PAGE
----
Princeville on Kauai's north shore: Tough golf, stunning layout
KAUAI, Hawaii - When architect Stuart Shakespeare began his work at the Princeville Resort, his goal was to "frame nature in all its magnificence." The awards that the resort has won each year since would indicate that he succeeded, turning Princeville into a five-star destination.
At Princeville, the real star is the view. Kauai zoning laws prohibit any building from being taller than the tallest coconut tree, so the designers solved the issue of how to command the most dramatic views by situating the hotel directly on a tiered cliff. You enter the hotel on the ninth floor, gazing through the seamless glass walls of the lobby straight out at the mist-capped Na Molokama mountains across Hanalei Bay.
The best views aren't reserved for the top floor. Stair-stepping up Pu'u Po'a point, the hotel's 252 rooms are perched to maximize those awe-inspiring views of the bay and beyond it, the Pacific. There's a reason why humorist Dave Barry quipped, after staying here, that Princeville "is where people in heaven want to go when they die."
But enough about the hotel. Let's talk about the golf.
Princeville's Makai course
Named for 19th century Hawaiian Prince Albert, Princeville was originally conceived as Hawaii's first golf resort community and offers two courses: Makai and the better known Prince.
Princeville's Makai course opened in 1972 and actually comprises three nines - Ocean, Lakes and Woods - played in whatever combination you like. It's gotten numerous accolades, but for the most part they're unwarranted.
This is one of Robert Trent Jones Jr.'s more vanilla efforts. On many holes, the best views are blocked by the townhomes and condos that line the fairways and for the moment the conditions are scrubby, more like Caribbean golf than Hawaiian, complete with roaming chickens. At the $125 standard rate, it's over-priced.
Mike Castillo, the resort's new director of golf, agrees that Makai has issues.
"The golf course, unfortunately, is suffering as a result of 10 to 15 years of deferred maintenance," Castillo said. "The golf course lacks a lot of the polish it should have."
However, Castillo said things are about to change. The two courses, as well as the hotel itself, were purchased just a few months ago by Princeville Associates LLC, a joint-venture company led by Oahu resort developer Jeffrey Stone.
The new ownership has a multimillion-dollar renovation in the works and is committed to getting the course up to speed, Castillo said. Their first step was hiring Castillo away from Poipu Bay, the world-class course located in south Kauai, home of the annual PGA Grand Slam of Golf.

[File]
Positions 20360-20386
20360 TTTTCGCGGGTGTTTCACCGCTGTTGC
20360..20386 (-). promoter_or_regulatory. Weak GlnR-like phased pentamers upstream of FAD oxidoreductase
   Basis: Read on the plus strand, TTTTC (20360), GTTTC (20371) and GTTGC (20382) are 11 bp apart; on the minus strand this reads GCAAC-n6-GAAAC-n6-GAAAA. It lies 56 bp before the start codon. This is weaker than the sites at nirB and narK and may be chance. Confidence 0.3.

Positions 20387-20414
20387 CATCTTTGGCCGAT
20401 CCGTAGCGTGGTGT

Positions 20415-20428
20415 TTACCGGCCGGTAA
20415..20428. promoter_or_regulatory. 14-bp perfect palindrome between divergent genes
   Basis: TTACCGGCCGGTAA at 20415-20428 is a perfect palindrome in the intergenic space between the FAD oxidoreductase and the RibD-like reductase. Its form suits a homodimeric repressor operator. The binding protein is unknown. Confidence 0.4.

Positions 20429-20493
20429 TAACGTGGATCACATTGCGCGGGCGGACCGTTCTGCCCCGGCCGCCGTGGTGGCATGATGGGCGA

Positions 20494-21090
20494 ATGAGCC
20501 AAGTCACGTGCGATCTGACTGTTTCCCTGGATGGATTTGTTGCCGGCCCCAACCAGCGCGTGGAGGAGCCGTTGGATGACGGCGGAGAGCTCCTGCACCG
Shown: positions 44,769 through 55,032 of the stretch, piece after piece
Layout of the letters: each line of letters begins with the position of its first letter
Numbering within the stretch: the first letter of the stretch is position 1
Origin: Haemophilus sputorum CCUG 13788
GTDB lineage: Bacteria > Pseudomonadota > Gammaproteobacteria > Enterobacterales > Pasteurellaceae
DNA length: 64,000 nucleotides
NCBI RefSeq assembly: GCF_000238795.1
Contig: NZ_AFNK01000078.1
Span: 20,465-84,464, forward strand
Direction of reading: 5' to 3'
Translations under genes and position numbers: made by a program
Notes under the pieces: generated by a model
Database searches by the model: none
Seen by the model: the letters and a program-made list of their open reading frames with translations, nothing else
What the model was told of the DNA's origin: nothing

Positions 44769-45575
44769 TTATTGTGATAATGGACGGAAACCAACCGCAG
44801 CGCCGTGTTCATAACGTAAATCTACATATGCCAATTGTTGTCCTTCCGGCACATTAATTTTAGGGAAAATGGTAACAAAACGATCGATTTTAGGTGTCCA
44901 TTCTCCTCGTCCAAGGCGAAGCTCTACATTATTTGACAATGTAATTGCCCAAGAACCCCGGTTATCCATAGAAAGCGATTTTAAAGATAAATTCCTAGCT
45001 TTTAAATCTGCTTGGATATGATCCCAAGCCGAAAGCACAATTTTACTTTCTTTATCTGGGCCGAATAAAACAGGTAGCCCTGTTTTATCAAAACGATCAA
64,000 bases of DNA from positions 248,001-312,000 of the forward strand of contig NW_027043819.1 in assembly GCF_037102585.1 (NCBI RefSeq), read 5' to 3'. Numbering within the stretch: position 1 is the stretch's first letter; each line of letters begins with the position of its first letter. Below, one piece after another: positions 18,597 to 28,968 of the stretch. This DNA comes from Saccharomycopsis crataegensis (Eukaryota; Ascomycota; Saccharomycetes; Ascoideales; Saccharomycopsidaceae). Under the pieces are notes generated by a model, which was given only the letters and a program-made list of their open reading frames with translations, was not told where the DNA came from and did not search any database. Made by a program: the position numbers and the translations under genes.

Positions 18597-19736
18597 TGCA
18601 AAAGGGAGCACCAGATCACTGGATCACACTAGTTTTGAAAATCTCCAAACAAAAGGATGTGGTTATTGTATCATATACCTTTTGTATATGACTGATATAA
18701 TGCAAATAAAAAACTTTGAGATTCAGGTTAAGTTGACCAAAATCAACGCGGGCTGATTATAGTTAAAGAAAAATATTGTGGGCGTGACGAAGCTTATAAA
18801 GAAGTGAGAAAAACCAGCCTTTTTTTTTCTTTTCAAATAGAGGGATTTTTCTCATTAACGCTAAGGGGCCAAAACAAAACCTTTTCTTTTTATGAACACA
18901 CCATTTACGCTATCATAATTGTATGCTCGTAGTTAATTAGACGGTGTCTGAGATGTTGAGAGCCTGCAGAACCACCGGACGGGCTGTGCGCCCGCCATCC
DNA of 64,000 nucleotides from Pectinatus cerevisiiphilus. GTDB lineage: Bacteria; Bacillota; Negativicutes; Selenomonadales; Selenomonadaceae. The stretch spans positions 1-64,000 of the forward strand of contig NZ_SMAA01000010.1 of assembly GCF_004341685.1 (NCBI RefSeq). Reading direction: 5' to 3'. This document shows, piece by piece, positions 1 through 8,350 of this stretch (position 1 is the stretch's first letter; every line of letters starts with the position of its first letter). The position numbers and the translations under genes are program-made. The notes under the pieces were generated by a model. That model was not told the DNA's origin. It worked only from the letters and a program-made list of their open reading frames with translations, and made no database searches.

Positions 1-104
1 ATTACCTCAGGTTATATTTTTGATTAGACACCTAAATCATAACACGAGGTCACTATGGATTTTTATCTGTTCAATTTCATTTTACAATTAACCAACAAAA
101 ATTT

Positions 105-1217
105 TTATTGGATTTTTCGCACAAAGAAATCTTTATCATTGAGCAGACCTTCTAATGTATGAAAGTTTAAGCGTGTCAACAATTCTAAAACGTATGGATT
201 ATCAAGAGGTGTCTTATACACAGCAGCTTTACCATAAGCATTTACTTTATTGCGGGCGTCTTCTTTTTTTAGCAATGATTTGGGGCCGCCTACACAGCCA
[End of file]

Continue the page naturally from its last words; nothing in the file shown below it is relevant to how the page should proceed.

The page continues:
If you decide to play Makai anyway, be sure to play the Ocean nine - appropriate since the word "makai" means "toward the sea." It has the best views and most interesting layout of the three.
Princeville's Prince course
But people don't travel halfway around the world to play Makai. They come for the star of the Princeville show: the Prince course. Opened in 1990, it has consistently been named the No. 1 golf course in Hawaii by Golf Digest - mainly because of its spectacular layout and its location along the rugged coastline of the North shore, which offers views of Hanalei Bay that will absolutely take your breath away.
Also a Robert Trent Jones, Jr. design, the Prince reflects a drastic improvement over his first Princeville effort. Here Jones maximized the natural elements of the area, running his holes along deep ravines, streams, waterfalls and jungle. The result is a course he calls "one of the top five courses I've ever designed," a course that offers the ultimate test of golf.
The most dramatic example is the par-4 12th. You tee off from a cliff that's 10 stories up. Hit and hope, as they say. A straight tee shot ends up nicely in the middle of the narrow fairway 100 feet below. But be off by the narrowest of margins and your ball will be hopelessly lost in dense jungle foliage.
Prince's signature hole, the par-3 seventh, has you hitting onto a tiny green perched on a narrow peninsula of land, surrounded by deep gorge on two sides and ocean on the third. It's a challenging 171 from the blues, a more reasonable 153 from the whites and, if you're accurate with a short iron, a birdieable 98 from the reds.
So what are the keys to playing well on the Prince course? Castillo said that shot-making and strategy are the keys.